Along with the retention of the current pension age, the Committee has recommended that legislation should be developed to ban the use of mandatory retirement clauses in existing and new employment contracts. 

The Commission recommended that the cap on credited contributions should be eliminated in view of the importance of nurturing and caring work in our society. 

Speaking at the launch of the report, committee chairperson Denis Naughten said: “The State pension is an important part of Ireland’s social protection measures.”

“It is an acknowledgement of the work people have carried out across society whether in employment, in the home or as a family carer,” he continued.

“It helps to prevent many of those in receipt of the State pension from entering poverty and enjoying a reasonable standard of living.

“However, the provision of the State pension is dependent on the collection of PRSI receipts. As the committee was informed, it is expected that the PRSI base will contract significantly over the coming decades and this will affect the available funding.

“The committee is strongly of the view that the State [ension must be protected and that no further increases to the qualifying age should take place. The Committee held many discussions regarding the development of new funding mechanisms to ensure that the current pension age is maintained.”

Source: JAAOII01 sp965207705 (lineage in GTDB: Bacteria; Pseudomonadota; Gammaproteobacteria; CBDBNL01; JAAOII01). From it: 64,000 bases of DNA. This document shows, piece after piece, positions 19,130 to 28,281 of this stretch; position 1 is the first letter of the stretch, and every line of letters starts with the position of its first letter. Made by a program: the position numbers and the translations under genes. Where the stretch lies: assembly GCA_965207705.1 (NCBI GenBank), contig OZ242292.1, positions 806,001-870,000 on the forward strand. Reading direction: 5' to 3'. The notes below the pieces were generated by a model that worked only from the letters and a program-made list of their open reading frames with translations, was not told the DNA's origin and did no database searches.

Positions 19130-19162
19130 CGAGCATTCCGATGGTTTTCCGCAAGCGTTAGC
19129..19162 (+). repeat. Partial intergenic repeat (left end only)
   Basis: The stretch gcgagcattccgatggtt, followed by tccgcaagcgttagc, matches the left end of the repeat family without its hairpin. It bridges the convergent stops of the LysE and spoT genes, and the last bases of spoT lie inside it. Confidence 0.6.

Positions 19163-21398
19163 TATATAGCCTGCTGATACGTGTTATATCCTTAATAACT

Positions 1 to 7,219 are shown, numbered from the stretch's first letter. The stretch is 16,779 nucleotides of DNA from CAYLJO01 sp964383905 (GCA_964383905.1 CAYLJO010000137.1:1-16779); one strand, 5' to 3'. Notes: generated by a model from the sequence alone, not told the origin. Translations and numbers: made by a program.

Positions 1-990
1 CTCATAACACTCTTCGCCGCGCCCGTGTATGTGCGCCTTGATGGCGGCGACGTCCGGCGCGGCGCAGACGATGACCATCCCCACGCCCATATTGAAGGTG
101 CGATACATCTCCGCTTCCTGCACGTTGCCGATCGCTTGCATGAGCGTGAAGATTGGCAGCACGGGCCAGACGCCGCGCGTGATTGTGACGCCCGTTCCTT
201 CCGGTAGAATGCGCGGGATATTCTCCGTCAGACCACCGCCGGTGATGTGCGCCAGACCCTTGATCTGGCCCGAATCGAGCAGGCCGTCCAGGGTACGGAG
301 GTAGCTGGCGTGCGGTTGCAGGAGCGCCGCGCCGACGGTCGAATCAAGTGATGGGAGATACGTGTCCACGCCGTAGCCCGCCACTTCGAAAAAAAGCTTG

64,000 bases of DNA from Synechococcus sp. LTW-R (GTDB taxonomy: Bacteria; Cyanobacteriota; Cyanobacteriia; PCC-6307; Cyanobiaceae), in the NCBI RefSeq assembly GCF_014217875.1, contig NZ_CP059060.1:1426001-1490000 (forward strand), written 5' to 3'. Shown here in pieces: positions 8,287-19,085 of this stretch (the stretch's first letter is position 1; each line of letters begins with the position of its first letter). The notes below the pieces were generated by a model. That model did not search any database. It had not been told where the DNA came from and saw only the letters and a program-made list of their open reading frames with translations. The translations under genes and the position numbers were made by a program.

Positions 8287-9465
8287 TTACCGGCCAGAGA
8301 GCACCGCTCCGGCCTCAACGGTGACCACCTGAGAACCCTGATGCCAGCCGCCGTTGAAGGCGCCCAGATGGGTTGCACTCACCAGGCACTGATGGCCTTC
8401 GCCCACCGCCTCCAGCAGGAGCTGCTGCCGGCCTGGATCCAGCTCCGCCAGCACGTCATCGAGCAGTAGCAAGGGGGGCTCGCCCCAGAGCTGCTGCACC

The pension age became a major, and rather unexpected, political issue in 2020′s general election after Fianna Fáil promised to postpone the rise to 67.

Speaking on RTE Radio One’s News at One, Minister for Finance Paschal Donohue said that leaving the pension system as it is would “bring costs with it”.

“By 2030 we will be experiencing an annual shortfall each year of €2.3bn in the fund that pays for this,” Donohue said.

“There are a number of options that will be considered but each of these options has consequences, which is why the Government – and the Taoiseach affirmed this in the Dáil earlier on – have the process in place to consider this with the consideration it needs.”

Additional reporting by Lauren Boland

Your Voice
Readers Comments
42
This is YOUR comments community. Stay civil, stay constructive, stay on topic. Please familiarise yourself with our comments policy here before taking part.
Leave a Comment
    Submit a report
    Please help us understand how this comment violates our community guidelines.
    Thank you for the feedback
    Your feedback has been sent to our team for review.

    Leave a commentcancel